Joining the other polls that have already done so, this week saw the Fairfax-Ipsos poll report that Labor has jumped ahead on a two party preferred basis. The same poll has Bill Shorten hitting an approval rating of 41 percent versus a disapproval rating of 47 percent – interestingly, a level that is better than Tony Abbott’s at the same point during the last election which he went on to win. PM Malcolm Turnbull, conversely, has seen his approval rating drop to 45 against a disapproval rating rise to 42.
Polls are by no means definitive as we all know, but the trend simply must have those on the coalition side nervous, and those on the Labor side smelling blood in the water.
Meanwhile, Bill Shorten managed another “Good Guy” PR moment this week whilst on the campaign trail in Tasmania, during an emotional meeting with Tammy Newson in the seat of Braddon. Ms Newson’s son, Nick, only has five percent sight in one eye and 25 percent in the other, making it near on impossible for him to hold down work, leaving him suicidal. Frustrated with fighting a seven-month, losing battle with Centrelink, and further frustrated with her local Liberal MP, Brett Whiteley, who refused to meet her, Ms Newson took matters into her own hands. She attended a Bill Shorten forum several months ago and told the opposition leader of her son’s plight. Channeling his inner super-hero, Shorten got on the case and involved the Social Services Minister and the PM’s office. The hard work of Shorten’s office paid off with Nick’s pension being approved four weeks ago. Newson got the chance to meet Shorten this week and share an emotional hug with the man that she credits as her “son’s savior”.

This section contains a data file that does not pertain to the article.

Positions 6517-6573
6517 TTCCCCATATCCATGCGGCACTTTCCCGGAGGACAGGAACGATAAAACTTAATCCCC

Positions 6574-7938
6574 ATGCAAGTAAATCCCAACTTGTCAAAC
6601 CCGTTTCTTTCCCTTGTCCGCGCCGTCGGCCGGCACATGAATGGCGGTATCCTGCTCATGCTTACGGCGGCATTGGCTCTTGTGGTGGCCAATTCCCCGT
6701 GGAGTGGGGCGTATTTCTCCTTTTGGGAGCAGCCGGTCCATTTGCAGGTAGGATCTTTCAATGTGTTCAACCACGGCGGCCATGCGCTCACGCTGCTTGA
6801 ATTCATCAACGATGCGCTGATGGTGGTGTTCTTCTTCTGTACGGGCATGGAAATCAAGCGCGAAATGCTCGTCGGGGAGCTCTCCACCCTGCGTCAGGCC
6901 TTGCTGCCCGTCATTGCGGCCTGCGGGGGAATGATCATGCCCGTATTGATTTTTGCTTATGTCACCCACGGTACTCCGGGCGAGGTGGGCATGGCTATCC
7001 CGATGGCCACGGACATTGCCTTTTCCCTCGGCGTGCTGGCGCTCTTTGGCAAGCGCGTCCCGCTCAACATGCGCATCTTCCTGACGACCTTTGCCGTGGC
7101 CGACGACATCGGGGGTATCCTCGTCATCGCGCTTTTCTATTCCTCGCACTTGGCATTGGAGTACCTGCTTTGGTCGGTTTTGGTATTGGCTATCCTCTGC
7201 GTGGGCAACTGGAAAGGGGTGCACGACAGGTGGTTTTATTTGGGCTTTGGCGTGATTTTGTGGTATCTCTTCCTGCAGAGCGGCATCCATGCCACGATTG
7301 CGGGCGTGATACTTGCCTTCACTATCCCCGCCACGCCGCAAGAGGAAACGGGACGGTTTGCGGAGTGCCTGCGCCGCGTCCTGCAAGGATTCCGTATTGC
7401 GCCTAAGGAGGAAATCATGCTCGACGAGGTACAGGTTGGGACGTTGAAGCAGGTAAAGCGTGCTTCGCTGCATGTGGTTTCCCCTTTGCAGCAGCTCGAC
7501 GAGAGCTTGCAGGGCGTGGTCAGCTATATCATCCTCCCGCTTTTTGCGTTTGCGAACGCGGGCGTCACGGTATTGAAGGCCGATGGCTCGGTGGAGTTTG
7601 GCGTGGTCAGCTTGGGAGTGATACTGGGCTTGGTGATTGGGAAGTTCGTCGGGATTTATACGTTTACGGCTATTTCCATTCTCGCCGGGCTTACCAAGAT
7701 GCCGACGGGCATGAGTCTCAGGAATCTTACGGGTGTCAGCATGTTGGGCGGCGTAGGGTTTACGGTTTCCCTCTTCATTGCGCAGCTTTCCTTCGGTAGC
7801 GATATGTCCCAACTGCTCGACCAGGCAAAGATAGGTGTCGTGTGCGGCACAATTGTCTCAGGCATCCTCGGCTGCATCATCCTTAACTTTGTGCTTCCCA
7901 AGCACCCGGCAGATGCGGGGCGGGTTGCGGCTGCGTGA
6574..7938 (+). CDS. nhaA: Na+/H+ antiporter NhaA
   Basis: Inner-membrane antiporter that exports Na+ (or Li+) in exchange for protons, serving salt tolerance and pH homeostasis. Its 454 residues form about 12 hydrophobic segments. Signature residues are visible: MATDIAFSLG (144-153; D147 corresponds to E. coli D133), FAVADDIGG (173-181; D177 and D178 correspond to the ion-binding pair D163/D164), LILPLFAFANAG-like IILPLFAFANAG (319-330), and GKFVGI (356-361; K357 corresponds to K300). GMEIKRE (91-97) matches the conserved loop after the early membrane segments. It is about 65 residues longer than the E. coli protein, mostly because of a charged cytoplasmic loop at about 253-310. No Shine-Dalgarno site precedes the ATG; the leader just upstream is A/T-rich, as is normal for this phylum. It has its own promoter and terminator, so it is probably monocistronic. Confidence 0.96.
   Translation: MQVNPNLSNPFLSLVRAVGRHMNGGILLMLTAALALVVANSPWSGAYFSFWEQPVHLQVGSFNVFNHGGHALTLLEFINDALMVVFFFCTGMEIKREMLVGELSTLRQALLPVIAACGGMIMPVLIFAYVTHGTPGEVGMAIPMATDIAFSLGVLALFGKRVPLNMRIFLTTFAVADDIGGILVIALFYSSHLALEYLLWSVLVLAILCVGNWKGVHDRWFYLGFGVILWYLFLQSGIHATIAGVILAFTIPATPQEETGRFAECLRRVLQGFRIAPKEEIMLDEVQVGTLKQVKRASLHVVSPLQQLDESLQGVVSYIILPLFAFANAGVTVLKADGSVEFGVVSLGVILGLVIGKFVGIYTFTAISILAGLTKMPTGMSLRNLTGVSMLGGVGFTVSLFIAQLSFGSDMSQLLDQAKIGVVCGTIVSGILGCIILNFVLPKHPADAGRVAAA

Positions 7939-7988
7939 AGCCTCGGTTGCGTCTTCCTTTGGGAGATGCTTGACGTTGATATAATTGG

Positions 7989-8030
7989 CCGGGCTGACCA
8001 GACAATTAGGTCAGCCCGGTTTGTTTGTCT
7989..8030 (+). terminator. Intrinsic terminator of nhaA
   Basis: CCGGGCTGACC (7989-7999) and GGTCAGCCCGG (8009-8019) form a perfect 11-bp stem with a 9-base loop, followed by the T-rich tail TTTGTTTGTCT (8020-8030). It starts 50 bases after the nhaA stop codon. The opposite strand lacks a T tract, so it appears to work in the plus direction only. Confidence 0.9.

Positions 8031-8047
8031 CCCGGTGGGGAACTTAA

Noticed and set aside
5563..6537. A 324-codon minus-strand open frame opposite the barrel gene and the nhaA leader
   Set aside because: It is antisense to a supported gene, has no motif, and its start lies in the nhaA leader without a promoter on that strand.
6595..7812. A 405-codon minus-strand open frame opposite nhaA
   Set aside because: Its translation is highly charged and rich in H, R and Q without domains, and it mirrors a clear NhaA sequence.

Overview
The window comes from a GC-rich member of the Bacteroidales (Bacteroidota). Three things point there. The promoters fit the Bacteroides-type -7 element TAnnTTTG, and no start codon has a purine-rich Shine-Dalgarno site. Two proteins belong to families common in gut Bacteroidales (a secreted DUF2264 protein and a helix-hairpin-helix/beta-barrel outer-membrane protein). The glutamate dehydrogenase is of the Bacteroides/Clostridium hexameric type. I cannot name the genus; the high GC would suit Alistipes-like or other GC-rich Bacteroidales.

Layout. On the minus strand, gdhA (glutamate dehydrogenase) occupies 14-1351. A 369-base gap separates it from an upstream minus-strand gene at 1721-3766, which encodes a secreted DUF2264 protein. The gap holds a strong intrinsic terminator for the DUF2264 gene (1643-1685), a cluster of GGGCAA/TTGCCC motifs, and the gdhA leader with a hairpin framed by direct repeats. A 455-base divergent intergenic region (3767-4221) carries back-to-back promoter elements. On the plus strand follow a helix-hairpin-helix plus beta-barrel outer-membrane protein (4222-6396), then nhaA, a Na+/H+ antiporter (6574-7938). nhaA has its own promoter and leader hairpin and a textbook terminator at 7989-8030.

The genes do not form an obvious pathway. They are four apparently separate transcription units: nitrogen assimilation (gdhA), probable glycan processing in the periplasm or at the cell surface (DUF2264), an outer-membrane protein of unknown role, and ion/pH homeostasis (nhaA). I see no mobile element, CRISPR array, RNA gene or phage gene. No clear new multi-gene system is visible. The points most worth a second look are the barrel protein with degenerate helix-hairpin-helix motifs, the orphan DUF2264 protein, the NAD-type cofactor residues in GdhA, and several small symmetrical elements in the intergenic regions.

In news from the other camp, Turnbull headlined a fundraiser for Cory Bernardi’s Conservative Leadership Foundation, raising “several hundreds of thousands” of dollars for the far far far far right.
One thing that both Shorten and Turbull can agree on, however, is that they are the only two viable options on the table. Shorten accused the Greens in Victoria of a preferences deal that would hurt Labor in key Victorian seats, to which the Greens responded that they would never preference the Libs ahead of Labor. Greens MP Adam Bandt took it further, accusing Labor of working with the Libs on a preference deal to hurt the Greens. All this as Turnbull stated that a vote for the Greens, Independents or the Nick Xenophon team, or anyone apart from the Libs, is a vote for “chaos.”
Does anyone remember when we used to talk about actual policy?
Turnbull’s attack on the minor parties and Independents certainly appears to be a case of self preservation, as he ramped up campaigning in South Australia this week amid reports that the growing support for Nick Xenophon’s team could see them hit a primary vote of more than 20 percent, which could result in them gaining two more senate seats as well as lower house seats.